JH: Well, the first game I was involved it was 13-15 to 0-2. We got beaten. So there is a lot of opportunity to improve! But at under-16 girls, they are so preoccupied with winning the game. For me, that is the smallest part of where they are in their cycle. Skills and understanding . . . worry about the winning later. I do strongly believe in that.
KD: So what did you as a group improve at most over four years?
JH: I think our skill level is very high. We have maybe one of the highest percentage of players who can hand-pass both sides, peripheral vision both sides and can kick with both feet. We concentrated on that for obvious reasons – it gets you out of trouble, makes you a more rounded player. I suppose our understanding of the game improved. Our tackling as a unit definitely improved.
KD: Do you remember the 2013 final against Dublin just after Andy Moran scored the goal? It seemed that Mayo were right where they wanted to be then: it was game on. It was the time for all hell to break loose in Croke Park but instead there was a definite hush in the crowd
JH: I remember it. Distinctly. It was there to be taken. Look, the players on the pitch are the ones who have the direct influence. But the supporting cast, the crowd, does have a sway on things. Listen to home and away games in the Premier League . . . why does that make a difference? Because of the support and the noise. Would it have changed things that day? I dunno . . . but there was a sense of anxiety, that day, that came as opposed to taking the moment. I felt that a little bit, yeah.
KD: Still, the Mayo fans were loud in Limerick but it didn’t make a difference to the outcome?
JH: Limerick was the craziest game . . . we have been involved in crazy games before but it was . . . with different scenarios from collisions to doctors.
KD: When Cillian O’Connor and Aidan O’Shea clashed heads, you must have figured it was not your day?
JH: Well, two guys who had really been taking the game to Kerry and it was just an unbelievable clash. But those things can happen and we still had chances that day. But this, that and what-if . . . you think of Tipp in the hurling and that point going inches wide. Now, Kilkenny go from strength to strength and have another All-Ireland. But if they had lost that final, would there have been retirements or what not? So it is that close.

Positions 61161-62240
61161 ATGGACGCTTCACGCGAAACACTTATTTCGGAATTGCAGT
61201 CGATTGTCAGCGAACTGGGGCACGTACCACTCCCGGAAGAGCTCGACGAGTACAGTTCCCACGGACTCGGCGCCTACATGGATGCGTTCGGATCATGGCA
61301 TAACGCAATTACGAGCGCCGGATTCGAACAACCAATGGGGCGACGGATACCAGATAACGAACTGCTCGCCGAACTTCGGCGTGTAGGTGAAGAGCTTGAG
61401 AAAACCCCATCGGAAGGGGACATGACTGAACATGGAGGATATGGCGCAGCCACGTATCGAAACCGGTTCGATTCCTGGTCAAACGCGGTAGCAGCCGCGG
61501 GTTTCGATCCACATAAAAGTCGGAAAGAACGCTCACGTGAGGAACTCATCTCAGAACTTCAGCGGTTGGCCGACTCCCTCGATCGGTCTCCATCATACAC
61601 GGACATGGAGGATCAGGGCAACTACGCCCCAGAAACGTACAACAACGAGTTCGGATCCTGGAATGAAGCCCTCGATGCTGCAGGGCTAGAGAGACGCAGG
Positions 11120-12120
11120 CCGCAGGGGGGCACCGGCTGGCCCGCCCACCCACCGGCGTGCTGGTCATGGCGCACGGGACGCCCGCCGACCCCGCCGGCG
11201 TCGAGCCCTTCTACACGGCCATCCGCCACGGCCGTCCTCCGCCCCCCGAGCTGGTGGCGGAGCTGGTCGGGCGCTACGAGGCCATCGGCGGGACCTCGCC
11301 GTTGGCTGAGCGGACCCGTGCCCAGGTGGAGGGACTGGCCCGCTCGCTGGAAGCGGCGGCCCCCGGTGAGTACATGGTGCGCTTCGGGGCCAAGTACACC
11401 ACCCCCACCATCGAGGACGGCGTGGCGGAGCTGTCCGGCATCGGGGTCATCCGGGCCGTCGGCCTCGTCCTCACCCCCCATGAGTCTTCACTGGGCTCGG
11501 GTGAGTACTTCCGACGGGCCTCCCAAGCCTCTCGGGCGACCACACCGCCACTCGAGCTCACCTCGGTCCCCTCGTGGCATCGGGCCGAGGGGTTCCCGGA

KD: Is it harder to beat Kerry than it is to beat other good football teams because they are Kerry?
JH: You hear this word tradition bandied about. But it does impact . . . maybe in the lead up to a game more so than anything else. I always remember about Kerry, if they are in a big match, how every ex-player, how every journalist, from Eoin Liston to Darragh Ó Sé to Tom Ó Sé to Dara Ó Cinnéide and whoever else, what you hear is positivity and alignment of everyone about how things are great in Kerry. I think that helps them and feeds into the tradition and confidence and belief that they have. There are various little things that give them a little pep up. And I believe that there is a whole science around the influence that kind of positivity can have. I am not talking about referees or decisions but that positivity: it definitely gives Kerry a bounce.
KD: But wasn’t that something you are trying to address over the four years in Mayo – the emotional swing from high to low? Remember, for instance, the reaction when you were well beaten in Ballyshannon?
JH: Yeah. That is right. I will never forget Ballyshannon that day. We had two league defeats in a row and the wheels nearly came off the Mayo bandwagon. It was shock horror. It was March! This was the outside perception . . . the meetings and discussions needed just to keep things calm outside the team was something to behold. Look, we have great supporters in Mayo. And their connection with the team is something I was very proud of. How could you not want to support that team with their commitment and effort? But I think the team got better and the crowd got better as things went along.
KD: And Mayo is a dramatic county? Mayo fans do wear their hearts on the sleeves – like the fan on the pitch in Limerick who ended up in Supermacs?
JH: I think that is fair, yeah. I think Mayo people can be like that. It is a great, honest trait to have, I feel. We are getting more experienced as football supporters, though, Hopefully we can continue that trend.
KD: Conor Mortimer was on the radio talking about his time with Mayo. He seemed to have a few regrets about the way things finished up. Do you?
JH: No, none. I think Conor is a great guy. Never had any issues with Conor. He made a decision to leave the panel at a really important time of the year for the team and that was it. I wish he didn’t make that decision. But he did. We had a discussion and we said: “If you make the decision, we will stick by it. So just be clear.” And it was as simple as that. So I wish Conor well. I wish him well with the book – I haven’t read it yet.
KD: Were the four years enjoyable?